Small nitpick, XHTML does live on in one important place: epub, which is the most commonly used file type for ebooks.
I do a lot of epub work at Standard Ebooks, and at first I hated XHTML for the exact reason the article describes: A single tiny error makes the entire document invalid and it can be hard to spot it and recover. Also, namespaces were (and still are) a massive pain for little to no gain.
But over time I've come to really appreciate XHTML, again for that exact same reason. It forces you to write correct XML, and there is no possible ambiguity or multiple ways of representing a tag like there is in HTML5. `<br/>` will always be `<br/>`, not maybe `<br>` or `<br/>` or even `<br></br>`. An XHTML document from someone else will be both human-readable (after pretty-printing) and easily machine parseable. You also get xpath, which is a way of selecting elements akin to CSS but even more powerful.
Ultimately XHMTL is better suited to epub's use case, which is static documents that are written once and not dynamically generated by templating languages or libraries. Too bad there was some talk of epub switching to HTML5, though it's unlikely future revisions of epub will ever see wide adoption.
That's backwards. Relying on software to assign random meaning to broken input is never a good solution to anything, neither for static documents nor for dynamically generated documents. It's just that HTML allows you to get away with it, kindof (i.e., no scary error messages, just subtle breakage everywhere), which is why people built templating systems that didn't bother with correctness either. If the web had been XHTML from the beginning, templating systems would have been built in a way that makes it hard to generate broken documents in the first place, because the error messages would have created the incentive to do so, thus avoiding a lot of the subtle breakage as well.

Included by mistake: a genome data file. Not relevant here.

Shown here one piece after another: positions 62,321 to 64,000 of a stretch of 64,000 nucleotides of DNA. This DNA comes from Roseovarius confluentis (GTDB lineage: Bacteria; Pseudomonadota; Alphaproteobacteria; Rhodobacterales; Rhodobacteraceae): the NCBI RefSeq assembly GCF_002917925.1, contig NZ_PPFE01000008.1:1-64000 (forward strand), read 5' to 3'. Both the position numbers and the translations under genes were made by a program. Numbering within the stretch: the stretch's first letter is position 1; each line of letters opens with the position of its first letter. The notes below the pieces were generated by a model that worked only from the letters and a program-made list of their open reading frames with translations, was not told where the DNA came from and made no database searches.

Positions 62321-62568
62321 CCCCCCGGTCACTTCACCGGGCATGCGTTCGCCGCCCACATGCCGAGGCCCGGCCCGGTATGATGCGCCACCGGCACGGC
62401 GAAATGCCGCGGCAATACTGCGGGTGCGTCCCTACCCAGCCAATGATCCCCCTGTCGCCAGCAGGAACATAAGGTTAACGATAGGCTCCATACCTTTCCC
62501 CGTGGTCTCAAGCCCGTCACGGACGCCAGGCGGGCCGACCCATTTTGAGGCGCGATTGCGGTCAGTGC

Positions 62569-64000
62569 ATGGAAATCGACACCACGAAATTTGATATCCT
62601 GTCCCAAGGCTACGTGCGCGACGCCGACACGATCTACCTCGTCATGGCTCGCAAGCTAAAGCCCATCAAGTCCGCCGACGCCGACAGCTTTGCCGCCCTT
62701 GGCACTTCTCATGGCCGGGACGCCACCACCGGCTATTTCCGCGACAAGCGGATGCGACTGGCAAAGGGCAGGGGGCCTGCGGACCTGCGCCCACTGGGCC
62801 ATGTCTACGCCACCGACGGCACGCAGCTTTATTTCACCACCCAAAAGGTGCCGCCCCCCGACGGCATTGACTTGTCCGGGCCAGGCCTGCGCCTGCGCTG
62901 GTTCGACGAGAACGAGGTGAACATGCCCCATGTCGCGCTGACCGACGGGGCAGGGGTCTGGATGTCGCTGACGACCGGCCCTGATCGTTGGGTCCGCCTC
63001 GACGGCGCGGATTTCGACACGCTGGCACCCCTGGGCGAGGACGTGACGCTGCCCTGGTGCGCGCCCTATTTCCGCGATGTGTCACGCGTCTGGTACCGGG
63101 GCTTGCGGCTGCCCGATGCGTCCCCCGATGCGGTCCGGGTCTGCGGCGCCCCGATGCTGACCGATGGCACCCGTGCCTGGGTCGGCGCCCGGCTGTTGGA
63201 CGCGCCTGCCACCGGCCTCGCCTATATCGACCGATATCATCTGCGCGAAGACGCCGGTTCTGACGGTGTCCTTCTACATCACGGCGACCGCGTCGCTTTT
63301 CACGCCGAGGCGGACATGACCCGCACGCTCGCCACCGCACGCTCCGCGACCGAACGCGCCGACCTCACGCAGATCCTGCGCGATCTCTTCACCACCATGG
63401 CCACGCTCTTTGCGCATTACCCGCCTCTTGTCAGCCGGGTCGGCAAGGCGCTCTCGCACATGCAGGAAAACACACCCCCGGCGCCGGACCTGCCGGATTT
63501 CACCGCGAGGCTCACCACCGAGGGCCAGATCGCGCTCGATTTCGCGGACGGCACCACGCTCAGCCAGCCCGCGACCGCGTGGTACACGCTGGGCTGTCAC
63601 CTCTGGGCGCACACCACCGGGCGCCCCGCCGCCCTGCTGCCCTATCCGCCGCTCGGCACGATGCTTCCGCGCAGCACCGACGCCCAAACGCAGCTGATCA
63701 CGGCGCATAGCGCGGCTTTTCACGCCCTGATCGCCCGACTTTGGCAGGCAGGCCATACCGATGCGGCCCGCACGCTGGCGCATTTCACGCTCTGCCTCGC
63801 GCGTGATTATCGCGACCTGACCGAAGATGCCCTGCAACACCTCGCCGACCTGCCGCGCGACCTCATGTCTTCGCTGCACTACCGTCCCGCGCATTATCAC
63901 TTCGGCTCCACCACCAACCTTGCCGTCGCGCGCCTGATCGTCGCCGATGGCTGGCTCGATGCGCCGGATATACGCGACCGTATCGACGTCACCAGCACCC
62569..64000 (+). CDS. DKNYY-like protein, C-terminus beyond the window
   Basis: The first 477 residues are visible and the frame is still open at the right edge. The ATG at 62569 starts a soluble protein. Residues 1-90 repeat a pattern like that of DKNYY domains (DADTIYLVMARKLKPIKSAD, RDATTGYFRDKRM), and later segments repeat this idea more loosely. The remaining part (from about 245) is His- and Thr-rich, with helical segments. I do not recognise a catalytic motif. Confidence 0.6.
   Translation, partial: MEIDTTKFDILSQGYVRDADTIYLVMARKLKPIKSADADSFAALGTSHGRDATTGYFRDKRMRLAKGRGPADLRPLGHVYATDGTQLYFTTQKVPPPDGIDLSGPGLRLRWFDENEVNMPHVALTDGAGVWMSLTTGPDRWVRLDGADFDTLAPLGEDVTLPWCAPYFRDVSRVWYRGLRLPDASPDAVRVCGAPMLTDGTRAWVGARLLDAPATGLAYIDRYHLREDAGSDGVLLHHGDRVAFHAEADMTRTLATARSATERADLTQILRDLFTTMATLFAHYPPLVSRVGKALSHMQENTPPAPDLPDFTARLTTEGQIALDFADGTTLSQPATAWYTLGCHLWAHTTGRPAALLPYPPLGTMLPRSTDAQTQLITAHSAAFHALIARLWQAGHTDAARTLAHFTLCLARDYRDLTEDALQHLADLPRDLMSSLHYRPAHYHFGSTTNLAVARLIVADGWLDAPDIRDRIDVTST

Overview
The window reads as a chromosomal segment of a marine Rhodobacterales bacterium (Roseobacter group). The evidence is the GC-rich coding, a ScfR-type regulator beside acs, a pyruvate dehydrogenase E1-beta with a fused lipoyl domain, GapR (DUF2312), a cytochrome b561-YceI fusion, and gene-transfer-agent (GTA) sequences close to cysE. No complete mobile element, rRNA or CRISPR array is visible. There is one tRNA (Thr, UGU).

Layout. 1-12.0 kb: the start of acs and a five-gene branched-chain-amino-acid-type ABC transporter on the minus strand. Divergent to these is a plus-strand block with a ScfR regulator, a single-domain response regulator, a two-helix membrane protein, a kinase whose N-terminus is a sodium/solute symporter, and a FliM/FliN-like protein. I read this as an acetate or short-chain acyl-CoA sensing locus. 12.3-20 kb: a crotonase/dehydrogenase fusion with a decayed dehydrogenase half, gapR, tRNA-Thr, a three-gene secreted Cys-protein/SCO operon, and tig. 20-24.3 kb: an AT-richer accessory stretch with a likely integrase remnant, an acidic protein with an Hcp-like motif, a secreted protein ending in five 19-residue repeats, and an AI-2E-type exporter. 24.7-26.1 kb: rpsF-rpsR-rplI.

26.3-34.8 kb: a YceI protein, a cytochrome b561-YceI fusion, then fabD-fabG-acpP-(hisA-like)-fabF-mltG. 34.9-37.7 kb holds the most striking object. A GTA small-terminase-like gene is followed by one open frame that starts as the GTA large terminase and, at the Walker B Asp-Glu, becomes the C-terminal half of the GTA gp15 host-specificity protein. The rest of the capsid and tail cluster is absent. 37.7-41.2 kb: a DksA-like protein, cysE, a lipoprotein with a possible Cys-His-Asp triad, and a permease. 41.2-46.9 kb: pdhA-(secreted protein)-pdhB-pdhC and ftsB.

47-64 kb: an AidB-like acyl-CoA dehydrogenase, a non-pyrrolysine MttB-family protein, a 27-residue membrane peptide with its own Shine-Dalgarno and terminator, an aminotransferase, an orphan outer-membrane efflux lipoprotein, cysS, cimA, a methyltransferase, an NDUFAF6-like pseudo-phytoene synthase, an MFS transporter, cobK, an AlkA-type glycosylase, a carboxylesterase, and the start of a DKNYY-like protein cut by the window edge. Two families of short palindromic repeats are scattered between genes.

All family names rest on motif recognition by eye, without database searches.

The problem is introducing stricter rules which breaks existing content.
The web is (was?) essentially a libertarian wild dream of unregulated evolution for a long time.
The question is not if we took a suboptimal path in this evolution, but if there was a better way to define the process.
This is not to argue anything, if the web had started with XHTML maybe it would be better or maybe it would be worse.
Why? Because of switching to HTML5 (if that indeed happens) or any future revision at all won't see wide adoption? If the latter then what's the reason according to you? Amazon's dominance?
one question though, how is xpath more powerful than css for selecting elements?
X-anything nowaways is pretty unfashionable, but in principle XPath would still be useful today; bit of a shame it's falling by the wayside without decent replacement. I actively try to avoid it nowadays even though I'm comfortable with it; usually the upsides XPath has aren't worth (to me) the lack of familiarity for other devs, and the potential lack of support in various platforms compared to css.
But on the sidetrack the parent comment mentions:
In any case, I can unequivocally, whole-heartedly, so-verbosely-you-hopefully-understand-my-conviction on the matter support the notion that the html5 syntax was a disaster of the highest order. XHtml is a much, much better idea, and unfortunately it died. Anybody who's ever seriously tried to compose html safely and understands all the weird gotchas that can occur (oh that wrapper p tag got auto closed because the tooltip span contained an icon and those were implemented as divs? yay!), not to mention a syntax with so many exceptions essentially 0% of web devs actually know them all is just asking for XSS issues. You think your client-side SPA can do server-side prerendering reliable? Ah, but only if it sticks to valid html: including nesting rules, because although it will work without error clientside - the dom-tree is really just a tree without as many weird exceptions - lots of DOM trees simply have no html serialization. Doesn't exist.
To be perfectly clear: I don't think XHtml was particalarly brilliant; HTML5 is simply particularly atrocious.
If I could switch to a more comprehensible data-encoding format I would, in a hearbeat - especially since nobody writes raw html anyhow nowaways, it's all frameworks and libraries. And then you pray they correctly implement the html5 spec, because if they don't... it's not something you want to reimplement yourself.